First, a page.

Implications of baseline polymorphisms for potential resistance to NS3 protease inhibitors in Hepatitis C virus genotypes 1a, 2b and 3a.

Palanisamy N, Danielsson A, Kokkula C, Yin H, Bondeson K, Wesslén L, Duberg AS, Lennerstrand J

Antiviral Res. 99 (1) 12-17 [2013-07-00; online 2013-05-08]

The future interferon-free treatment of hepatitis C virus (HCV) infection could include NS3 protease inhibitors (PIs) for potent pan-genotypic effect. We studied the prevalence of pre-existing PI resistance associated amino acid variants (RAVs) in 126 treatment-naive patient samples of HCV genotypes 1a, 2b and 3a, the most common genotypes in Sweden. The NS3 genes were each amplified by nested PCR method with degenerated primers to enable a broad genotype analysis. Population sequencing method was used, and the sequences were aligned with the NS3 sequence from HCV genotype 1a H77 strain. Interpretation of fold-change resistance to NS3 candidate drugs were done from already published phenotypic resistance data. The prevalence of known PI RAVs at baseline in genotype 1a was 28% (15/53), either single (V36L or Q80K/R) or combinations (T54A/S and V55A/I) of mutation(s). In genotype 2b, specific mutations like V36L, Q80G and S122R of viral NS3 protease gene were found in 100% (11/11). These may be the natural polymorphisms unique to genotype 2b. Similarly, specific mutations like V36L and D168Q were found uniquely in all 3a samples (30/30). The natural PI RAVs found in genotype 1a, although with relatively weak resistance, could still render up to 10-fold-resistance to the approved (boceprevir and telaprevir) and the 2nd generation PIs (faldaprevir and simeprevir). Moreover, the natural polymorphisms in genotype 2b (i.e. S122R) and 3a (i.e. D168Q), with inherent PI drug resistance of up to 20 and 700 fold respectively, would explain why current PIs are primarily directed against genotype 1.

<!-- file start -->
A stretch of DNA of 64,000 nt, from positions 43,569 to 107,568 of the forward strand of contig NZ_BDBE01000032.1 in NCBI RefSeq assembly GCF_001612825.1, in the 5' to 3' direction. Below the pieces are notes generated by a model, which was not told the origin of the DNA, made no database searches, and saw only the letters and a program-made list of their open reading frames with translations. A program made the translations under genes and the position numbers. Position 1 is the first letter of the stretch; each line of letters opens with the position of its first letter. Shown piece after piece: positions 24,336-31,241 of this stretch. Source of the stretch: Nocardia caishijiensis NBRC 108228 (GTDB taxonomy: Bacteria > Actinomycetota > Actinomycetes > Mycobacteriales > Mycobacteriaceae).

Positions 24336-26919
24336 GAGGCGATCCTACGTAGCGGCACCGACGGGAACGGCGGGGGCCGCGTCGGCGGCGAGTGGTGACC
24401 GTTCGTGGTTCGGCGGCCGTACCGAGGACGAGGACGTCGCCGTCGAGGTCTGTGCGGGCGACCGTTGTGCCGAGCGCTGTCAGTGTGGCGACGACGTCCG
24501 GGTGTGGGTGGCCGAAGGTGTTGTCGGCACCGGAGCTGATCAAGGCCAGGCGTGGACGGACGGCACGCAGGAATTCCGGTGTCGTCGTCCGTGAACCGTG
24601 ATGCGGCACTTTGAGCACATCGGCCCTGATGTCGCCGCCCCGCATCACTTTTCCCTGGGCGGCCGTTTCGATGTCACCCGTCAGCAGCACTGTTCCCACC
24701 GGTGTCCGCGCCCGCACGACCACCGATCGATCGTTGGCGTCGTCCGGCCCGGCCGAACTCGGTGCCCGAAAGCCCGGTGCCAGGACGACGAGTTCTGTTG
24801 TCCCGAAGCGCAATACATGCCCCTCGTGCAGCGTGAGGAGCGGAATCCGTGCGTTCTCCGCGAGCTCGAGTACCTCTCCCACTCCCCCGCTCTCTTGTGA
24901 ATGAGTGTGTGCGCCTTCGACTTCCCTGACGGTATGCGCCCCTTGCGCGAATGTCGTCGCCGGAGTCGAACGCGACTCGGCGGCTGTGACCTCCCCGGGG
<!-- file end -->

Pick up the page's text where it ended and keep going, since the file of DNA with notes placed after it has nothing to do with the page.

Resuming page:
NGI Uppsala (Uppsala Genome Center)

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PubMed 23648709

DOI 10.1016/j.antiviral.2013.04.018

Crossref 10.1016/j.antiviral.2013.04.018